Magazine | May 23, 2016, Issue

‘At This Point Who Cares?’

The tweets of Trump enthusiasts have three styles. There are the dark, muttered threats to settle scores when it’s all done, as if inauguration will blend into a festival of retribution, a Benghazi on K Street. Some sunny acolytes bray about the manifest brilliance of their guy, untroubled by his actual utterance. Sometimes Doubters of Donald will get an all caps exhortation to find a seat on the #TrumpTrain. Is that like Amtrak? Government subsidized, with eminent domain used to raze an old lady’s house for a new station? The mood darkens: On it or under it, pal.

Not all resort to threats about how you’ll get yours when the New Era dawns with a faint orange glow in the east. But there’s a constant theme. From the talk-radio hosts with slopping pails of throne polish to the earnest voter who’s just tired of the GOP, there’s an awestruck, unshakeable faith. As one fan began a recent call to the Michael Medved show: “Donald Trump is right about everything.”

Ta-da! It makes life so much easier. Rally speech: You know, you know, they said Pluto isn’t really a planet. I know planets. I own a lot of real estate on one. A lot. Let me tell you, Pluto is a planet. Yay! Finally someone’s standing up to the establishment octoplanetarians! Pluto is also made of sticky putty. I said that back in 2003, and they said, No, you can’t say that. Now they say, I was right. It’s putty. Some kind of spackle. (Crowd roars.)

Ask anyone after the rally whether he thinks Pluto is made of bathroom caulk and you’ll get a pitying look: What kind of gotcha question is this? When Pluto was a planet America was respected around the world. Yes, but it’s not putty. Why does that matter? Don’t you see the situation we’re in?

Which brings us to this liberating Trump remark: “I’m a conservative but at this point who cares? We’ve got to straighten out the country.” Enough of measuring one’s actions against one’s principles! It’s time for action. As one person tweeted in response to Trump’s call for ideological ecumenicalism:

“Conservatism is what? like the mystical holy grail. I don’t give a hoot. I want my neighbors and children to have jobs.”

Okay. So let’s nationalize the cable industry and pay the jobless to drive to customer’s houses and offer new batteries for the remote. Free of charge. Unemployment? So over. Not conservative, but it works! Or we could nationalize the banks and forgive all mortgage debt. Even the least-skilled person would be guaranteed a job feeding paperwork into the shredders, to say nothing of the armies of shredder repairmen we’d hire because people forgot to take out the staples. Banks would have no money, but that’s cool because we hate banks. They take our money and give it to someone else and keep the profit for themselves — how was that insider racket ever legal?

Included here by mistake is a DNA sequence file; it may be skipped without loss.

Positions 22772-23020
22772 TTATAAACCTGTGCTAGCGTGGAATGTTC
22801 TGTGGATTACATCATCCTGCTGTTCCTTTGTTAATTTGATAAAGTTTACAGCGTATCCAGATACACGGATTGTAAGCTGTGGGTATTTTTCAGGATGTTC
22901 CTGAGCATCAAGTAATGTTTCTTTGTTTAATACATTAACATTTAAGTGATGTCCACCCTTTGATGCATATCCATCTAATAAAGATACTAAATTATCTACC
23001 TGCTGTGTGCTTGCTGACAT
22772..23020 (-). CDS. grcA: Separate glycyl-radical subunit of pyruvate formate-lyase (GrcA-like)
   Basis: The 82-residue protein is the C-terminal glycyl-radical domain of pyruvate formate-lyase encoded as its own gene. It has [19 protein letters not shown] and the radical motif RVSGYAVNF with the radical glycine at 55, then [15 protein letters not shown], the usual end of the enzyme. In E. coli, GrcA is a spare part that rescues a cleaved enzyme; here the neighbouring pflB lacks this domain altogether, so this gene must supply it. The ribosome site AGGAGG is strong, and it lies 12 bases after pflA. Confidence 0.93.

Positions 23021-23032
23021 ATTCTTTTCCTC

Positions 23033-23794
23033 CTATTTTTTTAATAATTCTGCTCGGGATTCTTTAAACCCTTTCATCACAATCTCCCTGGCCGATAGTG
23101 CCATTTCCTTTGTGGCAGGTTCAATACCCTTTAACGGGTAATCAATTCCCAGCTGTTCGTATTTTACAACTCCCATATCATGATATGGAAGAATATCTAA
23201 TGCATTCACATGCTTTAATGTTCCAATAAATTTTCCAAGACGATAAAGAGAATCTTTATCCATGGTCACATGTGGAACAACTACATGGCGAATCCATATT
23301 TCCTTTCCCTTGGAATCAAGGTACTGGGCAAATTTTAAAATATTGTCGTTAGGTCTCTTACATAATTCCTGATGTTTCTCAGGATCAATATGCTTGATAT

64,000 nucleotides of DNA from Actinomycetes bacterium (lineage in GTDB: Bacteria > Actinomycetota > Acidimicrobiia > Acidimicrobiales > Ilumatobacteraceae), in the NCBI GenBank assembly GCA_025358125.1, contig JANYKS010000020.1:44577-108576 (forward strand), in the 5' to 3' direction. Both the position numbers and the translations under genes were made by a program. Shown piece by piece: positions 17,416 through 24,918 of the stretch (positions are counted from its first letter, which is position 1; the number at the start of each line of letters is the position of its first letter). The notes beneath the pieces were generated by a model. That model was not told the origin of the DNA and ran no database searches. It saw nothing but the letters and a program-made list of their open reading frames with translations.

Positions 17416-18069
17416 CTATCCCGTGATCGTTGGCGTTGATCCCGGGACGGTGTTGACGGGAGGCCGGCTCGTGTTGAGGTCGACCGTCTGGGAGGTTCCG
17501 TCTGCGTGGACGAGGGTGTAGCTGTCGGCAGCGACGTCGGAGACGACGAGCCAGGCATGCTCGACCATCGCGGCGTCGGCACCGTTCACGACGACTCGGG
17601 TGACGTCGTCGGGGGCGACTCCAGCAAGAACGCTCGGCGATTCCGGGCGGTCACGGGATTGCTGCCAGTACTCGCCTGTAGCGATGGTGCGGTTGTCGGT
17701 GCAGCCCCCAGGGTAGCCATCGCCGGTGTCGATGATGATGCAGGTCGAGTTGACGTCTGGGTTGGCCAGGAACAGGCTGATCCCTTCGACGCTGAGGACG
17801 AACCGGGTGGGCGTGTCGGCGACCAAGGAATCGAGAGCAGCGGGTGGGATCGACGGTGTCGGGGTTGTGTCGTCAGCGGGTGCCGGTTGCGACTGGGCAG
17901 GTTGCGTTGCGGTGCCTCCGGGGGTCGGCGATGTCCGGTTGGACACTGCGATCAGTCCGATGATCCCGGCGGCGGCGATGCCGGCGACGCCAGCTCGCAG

Eventually, Venezuela. Eventually, Cuba. Eventually, less of everything, including such “conservative” things as “freedom,” but hey, that’s just another of your mystical holy grails.

Sorry; that’s unfair. You don’t have to go full Bernie to try something outside of the conservative toolkit. Granted. So let’s consider what might work, because Working is Winning and Winning is Awesome.

Fixing the debt: The standard conservative position would be entitlement reform, smaller government expenditures, and tax and regulatory policies that encourage growth and thus boost revenue. Which of these should be tossed out like the anchor baby with the bathwater? Trump does not want to touch entitlements, because we don’t need to. We’re going to get so much tax revenue when Apple is forced by the Domestic Industrial Repatriation Act of 2017 to build smartphones in rural Idaho that there will be enough money for socialized health care. You can say that’ll work, but if you are a conservative who wants a command economy and state control of health care, one has to wonder what drew you to the party in the first place. Was it a pancake breakfast?

If these people are so eager to shed the itchy church pants of conservatism for the supple raiment of the progressive elect, what were they? Pro-America, pro-military, inclined to side with the baker instead of the gay-wedding client, sorta pro-life (that first trimester’s a head-scratcher, when you get down to it), and doubtful we must reduce the economy to pre-industrial levels to keep the sea from eating a yard of Miami Beach. The party of the Right was where they felt they belonged, because it wasn’t full of snotty academics who look at an artwork that consists of 50 pounds of liposuctioned fat and call it quantitatively transgressive. It was full of regular folk.

But if those guys in Washington haven’t figured out a way to stop Obama from doing stuff, well, what’s the point of a party? Understandable. But somehow this morphed into a simultaneous rejection of the ideals behind the party and embrace of the agent of rejection as the true embodiment of those ideals. This attitude condemns the “establishment” for its pliable spine and salutes a man whose ideological flexibility makes a Cirque du Soleil acrobat look like someone in a full-body cast.

The novel 1984 would have wrapped up much quicker if Winston Smith had been one of these folk. O’Brien tells him that the State wants him to believe “2 + 2 = 5”; Smith says sure, why not? What matters is getting to five. And if you count one, two, three, four, that’s like two plus two, and what comes next? Five! Besides, Marco Rubio wanted to open the borders to people who say “Dos plus dos equallo cinco.” So, #TrumpTrain! Whether it’s private or state-run, who cares? As long as it runs on time.

– Mr. Lileks blogs at www.lileks.com.

In This Issue

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